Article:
As the emotional heat from Turkey’s downing of a Russian military plane dissipates, Moscow has been pondering its retaliation. Doing real damage to Ankara, however, is proving easier said than done. Many of the drastic options initially proposed by some pro-Kremlin experts — such as arming the Kurds or retaliating militarily — have tuned out to be more nuanced than originally thought.
By backing down from his harsh rhetoric and seeking to meet with Russian President Vladimir Putin to calm escalating hostilities, Turkish President Recep Tayyip Erdogan created the impression he was looking for an exit strategy in the emerging conflict with Russia.
Putin is still in pursuit of a well-balanced yet decisive and effective response. At this point, however, Russian options are limited and, as it turns out, look bad for all parties. Even some of the steps Russia has already taken, such as visa requirements, travel bans and trade restrictions, are considered by many in Russia as half measures, as they do not demonstrate any palpable damage to Turkey. However, any strong action will complicate things even more and drag Russia further into the Middle East.
There currently are four groups of retaliatory options the Kremlin might consider.
First is the military option, which severely concerns some and excites others. To the delight of the first and disappointment of the latter, it’s highly unlikely that Russia will stage a military retaliation in any form, let alone a direct, head-on strike. NATO members are not particularly happy with what their Turkish partner did. Neither are they excited about the way Erdogan tried to manage the aftermath.
“His hot-tempered moves drove a wedge into the decades-strong unity of the alliance,” said a German NATO official on condition of anonymity.
There’s every likelihood that NATO as an organization will end up politically split over the matter, which is not what the alliance needs now in the face of daunting security challenges to Europe.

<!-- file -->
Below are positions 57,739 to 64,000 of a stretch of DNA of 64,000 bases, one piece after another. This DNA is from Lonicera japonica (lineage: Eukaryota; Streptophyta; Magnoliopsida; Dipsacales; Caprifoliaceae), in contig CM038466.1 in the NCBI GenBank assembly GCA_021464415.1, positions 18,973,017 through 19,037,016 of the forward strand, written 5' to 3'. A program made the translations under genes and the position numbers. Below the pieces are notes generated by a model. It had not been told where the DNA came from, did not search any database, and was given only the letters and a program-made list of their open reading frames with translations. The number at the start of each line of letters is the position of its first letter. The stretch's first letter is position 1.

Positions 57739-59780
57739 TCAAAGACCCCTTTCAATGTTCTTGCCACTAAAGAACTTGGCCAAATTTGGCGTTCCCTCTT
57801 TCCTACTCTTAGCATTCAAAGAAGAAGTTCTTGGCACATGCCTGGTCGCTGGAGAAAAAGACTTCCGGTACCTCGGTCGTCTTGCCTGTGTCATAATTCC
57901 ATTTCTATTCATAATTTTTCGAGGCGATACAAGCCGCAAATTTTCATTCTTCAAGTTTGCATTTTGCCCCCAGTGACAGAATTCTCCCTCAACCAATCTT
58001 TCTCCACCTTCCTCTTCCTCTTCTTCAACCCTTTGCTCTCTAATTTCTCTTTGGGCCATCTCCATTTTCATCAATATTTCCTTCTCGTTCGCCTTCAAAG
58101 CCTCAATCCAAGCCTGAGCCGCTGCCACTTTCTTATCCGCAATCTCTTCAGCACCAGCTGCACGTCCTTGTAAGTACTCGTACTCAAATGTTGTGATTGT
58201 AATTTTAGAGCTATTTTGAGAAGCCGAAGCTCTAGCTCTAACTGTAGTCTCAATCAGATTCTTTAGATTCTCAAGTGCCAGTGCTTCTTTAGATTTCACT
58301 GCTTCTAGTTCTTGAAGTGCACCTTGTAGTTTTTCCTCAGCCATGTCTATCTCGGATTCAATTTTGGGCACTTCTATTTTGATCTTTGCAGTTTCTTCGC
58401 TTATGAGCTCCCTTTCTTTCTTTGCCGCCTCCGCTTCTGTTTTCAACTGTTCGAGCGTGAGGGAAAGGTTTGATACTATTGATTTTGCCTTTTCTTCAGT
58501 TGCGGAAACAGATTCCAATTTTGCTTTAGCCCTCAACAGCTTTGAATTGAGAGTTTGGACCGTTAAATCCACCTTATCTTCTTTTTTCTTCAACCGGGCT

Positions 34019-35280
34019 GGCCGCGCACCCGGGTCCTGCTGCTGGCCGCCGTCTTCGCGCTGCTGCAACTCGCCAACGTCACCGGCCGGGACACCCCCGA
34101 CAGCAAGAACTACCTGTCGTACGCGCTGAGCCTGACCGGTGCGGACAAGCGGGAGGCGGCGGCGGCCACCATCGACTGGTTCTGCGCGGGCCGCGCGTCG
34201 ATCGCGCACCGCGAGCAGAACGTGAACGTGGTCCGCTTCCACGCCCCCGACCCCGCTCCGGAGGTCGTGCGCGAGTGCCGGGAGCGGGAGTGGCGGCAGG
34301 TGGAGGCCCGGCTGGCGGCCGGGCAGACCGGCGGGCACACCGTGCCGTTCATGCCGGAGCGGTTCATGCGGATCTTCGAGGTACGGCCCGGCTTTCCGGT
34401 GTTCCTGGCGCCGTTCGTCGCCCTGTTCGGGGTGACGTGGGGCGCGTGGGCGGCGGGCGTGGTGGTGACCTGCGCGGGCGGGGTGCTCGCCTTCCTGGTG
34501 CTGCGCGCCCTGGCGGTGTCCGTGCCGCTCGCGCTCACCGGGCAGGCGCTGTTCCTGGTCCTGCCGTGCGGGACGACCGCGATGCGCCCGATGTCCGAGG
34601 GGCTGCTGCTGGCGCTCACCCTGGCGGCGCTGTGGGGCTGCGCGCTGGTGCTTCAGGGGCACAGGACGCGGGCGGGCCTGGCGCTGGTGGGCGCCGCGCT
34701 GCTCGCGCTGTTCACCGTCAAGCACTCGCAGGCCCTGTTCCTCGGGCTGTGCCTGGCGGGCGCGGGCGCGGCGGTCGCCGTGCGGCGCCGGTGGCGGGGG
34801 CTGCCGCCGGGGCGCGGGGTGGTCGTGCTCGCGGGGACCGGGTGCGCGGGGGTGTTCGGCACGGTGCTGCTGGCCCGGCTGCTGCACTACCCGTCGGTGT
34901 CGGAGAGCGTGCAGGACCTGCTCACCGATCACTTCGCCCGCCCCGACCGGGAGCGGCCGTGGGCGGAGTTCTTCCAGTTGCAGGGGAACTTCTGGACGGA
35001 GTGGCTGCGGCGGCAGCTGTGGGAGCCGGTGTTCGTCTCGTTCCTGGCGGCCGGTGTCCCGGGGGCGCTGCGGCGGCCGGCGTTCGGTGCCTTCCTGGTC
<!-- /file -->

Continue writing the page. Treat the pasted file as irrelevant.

Second, the economic response looks like the most obvious, especially in light of the steps Moscow has already taken. However, the Russian economy is in bad shape and the Russian leadership is not interested in making matters worse.
“Harsher sanctions, should they be applied, would hurt the Russian economy a lot more than that of Turkey,” said economist Sergei Khestanov of the Russian Academy of National Economy and State Service.
There are two other options Moscow could consider that would be both costly to Erdogan politically and painful for Turkey in the long run.
The option Moscow would most likely pursue entails painting Erdogan and his close associates as “accomplices of terrorists.” This strategy would be designed to diminish Western support for the Turkish government and force Turkey to physically demonstrate that its alleged struggle against the Islamic State (IS) is real and tangible. If Turkey’s leadership fails to do so, Erdogan’s profile will deteriorate further internationally. It won’t necessarily make him more cooperative; in fact, it might be quite the opposite, given his impulsive and ambitious nature. But then, that kind of reaction could back up Russia’s argument that Erdogan’s behavior is reckless and irresponsible.